AVE trains, motorways and employment promised in 2019 budget

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Spanish president Pedro Sánchez has promised high-speed AVE rail links, motorways, greater employment, and social housing during his last six months of talks with regional governments in a bid to get the 2019 budget signed off.

He pledged a helicopter service between the Spanish enclave of Ceuta on Morocco’s northernmost tip and to dismantle a nuclear waste plant in the province of Cuenca, Castilla-La Mancha.

Improved rail links in the Comunidad Valenciana – which has no unbroken public transport connection along its heavily-populated coast, despite being a Mecca for some of Spain’s largest summer tourist communities – and for Madrid, Extremadura, Asturias, Castilla-La Mancha and Murcia have been agreed, although funding is not necessarily guaranteed.

At the very least, Sánchez has agreed to fund the requisite feasibility and environmental impact studies or the drawing up of plans before the end of 2021, even if the cash is not there for all the promised train lines to be on track by then.

New highway networks for the Balearic Islands, Murcia and Ceuta have also been pledged.

Hospitals, GP surgeries and social welfare have been some of the most-requested funding areas, and among other regions, Castilla-La Mancha and Castilla y León have been guaranteed €57 million and €38m respectively in this and next year’s budgets for social housing.

Arts and entertainment funding will include cash for celebrating the 1,300th anniversary of the founding of the Kingdom of Asturias, the 2021 Xacobeo Year of Culture in Galicia, and financial boosts for the Comillas Foundation in Cantabria and Valencia’s Modern Art Institute (IVAM).

Several requests have been left unanswered so far – the Basque Country wants to manage its own Social Security pot, which covers pensions and healthcare, whilst Galicia wants the AP-9 motorway to be toll-free immediately and Madrid wants a refund of half a billion euros which it says has overpaid to the State.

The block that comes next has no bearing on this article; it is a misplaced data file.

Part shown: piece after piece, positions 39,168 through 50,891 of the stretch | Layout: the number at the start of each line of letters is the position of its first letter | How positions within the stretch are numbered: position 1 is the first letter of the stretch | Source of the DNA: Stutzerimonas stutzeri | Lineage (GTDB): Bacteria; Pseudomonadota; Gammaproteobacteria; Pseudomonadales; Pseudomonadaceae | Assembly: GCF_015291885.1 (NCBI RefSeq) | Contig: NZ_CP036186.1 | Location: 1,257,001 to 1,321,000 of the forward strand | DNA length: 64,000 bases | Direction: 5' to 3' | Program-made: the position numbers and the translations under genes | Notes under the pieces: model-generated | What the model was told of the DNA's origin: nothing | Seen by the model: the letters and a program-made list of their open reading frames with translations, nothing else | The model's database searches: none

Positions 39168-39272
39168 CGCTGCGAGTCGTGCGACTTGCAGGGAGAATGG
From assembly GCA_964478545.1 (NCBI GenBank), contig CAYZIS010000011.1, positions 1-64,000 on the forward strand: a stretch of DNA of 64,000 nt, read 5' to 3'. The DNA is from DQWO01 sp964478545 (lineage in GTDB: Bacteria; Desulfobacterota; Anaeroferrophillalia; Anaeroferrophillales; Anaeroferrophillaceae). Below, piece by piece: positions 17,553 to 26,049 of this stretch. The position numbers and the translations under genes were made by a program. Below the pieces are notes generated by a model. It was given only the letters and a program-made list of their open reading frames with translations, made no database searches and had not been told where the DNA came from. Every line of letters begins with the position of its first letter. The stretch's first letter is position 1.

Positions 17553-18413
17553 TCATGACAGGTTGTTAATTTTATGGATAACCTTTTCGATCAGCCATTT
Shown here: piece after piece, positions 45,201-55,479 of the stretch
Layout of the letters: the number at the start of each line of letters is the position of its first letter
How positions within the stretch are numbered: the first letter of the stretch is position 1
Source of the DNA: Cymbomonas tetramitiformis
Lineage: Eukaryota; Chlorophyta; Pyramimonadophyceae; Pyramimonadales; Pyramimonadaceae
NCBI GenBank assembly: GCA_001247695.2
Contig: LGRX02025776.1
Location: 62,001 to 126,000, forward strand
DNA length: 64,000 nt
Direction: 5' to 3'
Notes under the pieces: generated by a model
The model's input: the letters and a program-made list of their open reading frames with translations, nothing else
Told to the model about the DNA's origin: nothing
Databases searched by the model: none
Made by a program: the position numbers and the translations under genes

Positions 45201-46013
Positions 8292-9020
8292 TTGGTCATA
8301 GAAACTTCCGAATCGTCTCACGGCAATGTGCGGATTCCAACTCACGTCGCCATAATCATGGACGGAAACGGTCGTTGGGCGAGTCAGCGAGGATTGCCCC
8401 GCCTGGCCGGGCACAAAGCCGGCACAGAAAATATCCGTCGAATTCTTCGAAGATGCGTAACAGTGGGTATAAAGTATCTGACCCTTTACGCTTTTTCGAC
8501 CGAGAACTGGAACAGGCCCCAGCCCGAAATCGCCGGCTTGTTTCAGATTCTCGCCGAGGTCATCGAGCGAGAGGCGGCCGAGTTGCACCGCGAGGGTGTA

No promises have been made for Catalunya’s request for a legal independence bid, and it looks unlikely this will ever be agreed.

 

Catalunya and the ‘Slovenia model’

With just 84 seats in Parliament out of a total of 351, Sánchez’s PSOE (socialist) party needs as much backing as he can get, which includes that of Catalunya’s pro-independence brigade – a potential stumbling block as his cabinet has already locked horns with the region’s president, Quim Torra, in the last week or so.

Torra has proposed Catalunya’s breakaway follow a ‘Slovenia model’, which has sparked upset in Madrid – and elsewhere in the country.

Slovenia unilaterally declared independence in 1991, which led to a week-long war with Belgrade sending in the Serbian Armed Forces, leaving 74 dead – 12 of whom were foreigners – and over 300 injured.

It was this which sparked the Balkan War – the most bloodthirsty in Europe since World War II – and led to over 200,000 deaths and hundreds of thousands of refugees fleeing the former Yugoslavia.

Politicians in and out of Catalunya from left to right have slammed Torra’s comments as ‘irresponsible’ and ‘insensitive’.